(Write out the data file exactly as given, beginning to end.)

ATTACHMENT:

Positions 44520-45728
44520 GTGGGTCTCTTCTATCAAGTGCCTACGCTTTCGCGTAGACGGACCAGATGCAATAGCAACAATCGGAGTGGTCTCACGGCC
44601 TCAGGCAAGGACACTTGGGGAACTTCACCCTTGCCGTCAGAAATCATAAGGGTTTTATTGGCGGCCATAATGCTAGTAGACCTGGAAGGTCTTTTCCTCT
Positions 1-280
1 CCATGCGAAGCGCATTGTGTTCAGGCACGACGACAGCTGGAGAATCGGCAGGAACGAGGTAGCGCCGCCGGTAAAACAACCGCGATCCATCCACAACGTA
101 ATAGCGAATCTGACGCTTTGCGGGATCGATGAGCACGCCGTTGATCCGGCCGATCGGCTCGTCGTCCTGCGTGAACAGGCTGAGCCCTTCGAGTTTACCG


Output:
Positions 44520-45728
44520 GTGGGTCTCTTCTATCAAGTGCCTACGCTTTCGCGTAGACGGACCAGATGCAATAGCAACAATCGGAGTGGTCTCACGGCC
44601 TCAGGCAAGGACACTTGGGGAACTTCACCCTTGCCGTCAGAAATCATAAGGGTTTTATTGGCGGCCATAATGCTAGTAGACCTGGAAGGTCTTTTCCTCT
Positions 1-280
1 CCATGCGAAGCGCATTGTGTTCAGGCACGACGACAGCTGGAGAATCGGCAGGAACGAGGTAGCGCCGCCGGTAAAACAACCGCGATCCATCCACAACGTA
101 ATAGCGAATCTGACGCTTTGCGGGATCGATGAGCACGCCGTTGATCCGGCCGATCGGCTCGTCGTCCTGCGTGAACAGGCTGAGCCCTTCGAGTTTACCG